She finished and fetched a book from a tired basket. She lifted out a brick shaped black thing. She placed it in my hands. “A book of talking leaves you shall learn to understand.” She taught the alphabet in several days. Frustrating at first, but dad always said I was a quick learner.

And when we gather again at the fire, she spoke “Now you must say goodbye to your sisters and brothers, but only in your head.”

“That won’t do any good.”

“Trust me they will know.”

Time passed in that hovel, watching the waves crash, crying to myself. When she heard me, she shushed me “Men don’t cry. To be cured you must be a man.”

I hated it, I was silent, but I hated it. When she lit the fire this morning she looked satisfied, I felt like today was the day. The day I leave, I can tell dad how crazy the Witch was. Then we can go fishing with the other boys.

After lunch she announced “We are done. You know the talking leaves, Jesus, and how to be somebody else.”

“Am I cured?”

“No, you never will be. You’ll always hear the drums on the horizon till they burst your head. But you can pretend to be someone else. And it’ll hurt and eat your insides out, but that’s how a man lives his life.” She smiled like a new child was just born.

“I want to go home.”

“You cannot.”

Tears welled in my eyes.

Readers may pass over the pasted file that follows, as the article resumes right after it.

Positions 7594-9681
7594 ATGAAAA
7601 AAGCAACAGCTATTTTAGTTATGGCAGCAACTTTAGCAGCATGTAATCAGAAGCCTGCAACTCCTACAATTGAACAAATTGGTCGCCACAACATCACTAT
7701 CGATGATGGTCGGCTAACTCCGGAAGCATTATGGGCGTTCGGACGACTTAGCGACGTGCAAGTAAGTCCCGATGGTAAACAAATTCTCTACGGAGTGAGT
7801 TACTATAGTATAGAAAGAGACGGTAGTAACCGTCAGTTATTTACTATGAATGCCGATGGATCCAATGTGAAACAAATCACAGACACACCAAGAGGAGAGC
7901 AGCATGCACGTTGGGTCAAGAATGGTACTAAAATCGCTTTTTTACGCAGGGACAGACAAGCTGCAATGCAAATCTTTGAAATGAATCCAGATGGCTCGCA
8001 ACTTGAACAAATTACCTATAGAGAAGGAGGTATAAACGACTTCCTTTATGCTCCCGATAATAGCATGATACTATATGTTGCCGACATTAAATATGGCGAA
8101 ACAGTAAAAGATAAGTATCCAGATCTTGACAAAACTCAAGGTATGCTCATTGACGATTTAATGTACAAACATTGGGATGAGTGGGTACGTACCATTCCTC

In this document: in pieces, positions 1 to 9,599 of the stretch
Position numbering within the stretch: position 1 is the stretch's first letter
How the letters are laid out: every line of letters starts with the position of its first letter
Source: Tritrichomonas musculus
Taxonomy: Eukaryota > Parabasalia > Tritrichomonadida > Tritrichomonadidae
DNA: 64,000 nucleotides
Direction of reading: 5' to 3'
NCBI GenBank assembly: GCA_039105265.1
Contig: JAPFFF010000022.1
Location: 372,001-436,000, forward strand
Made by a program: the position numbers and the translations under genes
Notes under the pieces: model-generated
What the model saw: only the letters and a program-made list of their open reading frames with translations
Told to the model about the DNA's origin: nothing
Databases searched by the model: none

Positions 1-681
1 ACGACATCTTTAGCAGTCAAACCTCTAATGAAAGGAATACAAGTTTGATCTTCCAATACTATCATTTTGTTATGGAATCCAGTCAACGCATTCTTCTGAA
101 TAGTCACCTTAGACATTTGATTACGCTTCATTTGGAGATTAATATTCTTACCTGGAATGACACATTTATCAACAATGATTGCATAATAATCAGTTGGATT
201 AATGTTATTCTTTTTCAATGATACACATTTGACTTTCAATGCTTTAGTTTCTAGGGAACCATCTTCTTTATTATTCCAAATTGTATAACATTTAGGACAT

“Never again. Wait, is that what I’m hearing?” She cupped ears like it enhanced her hearing. The ocean hummed in way he had never heard before. It was loud and indifferent, yet so painful. I listened with sad interest. She looked where I was sitting a moment ago “Boy go!”

My eyes went wide and I threw open the hovel door. The skies grey on the circular horizon, there was a jagged shard of the horizon thrown out of place in the circle, breaking it. And exiting from the break was little dot of black. A huge white light swinging around it. My head whirled around, a sinister key, a threatening tone hit my head. Like a great moose’s mourning call. The waves so desperate and thrashing they sounded like the hide drums of home, but so strangely foreign.

The black dot grew to the size of seal then to a whale as it approached the shore. Taller than any canoe, but it straddled the water surer than any. Inside I could see the people, standing, looking directly at me. I saw a strange black thing on one of their faces, like a growth of usnea. Their skin lighter than any birch bark. My stomach hurt.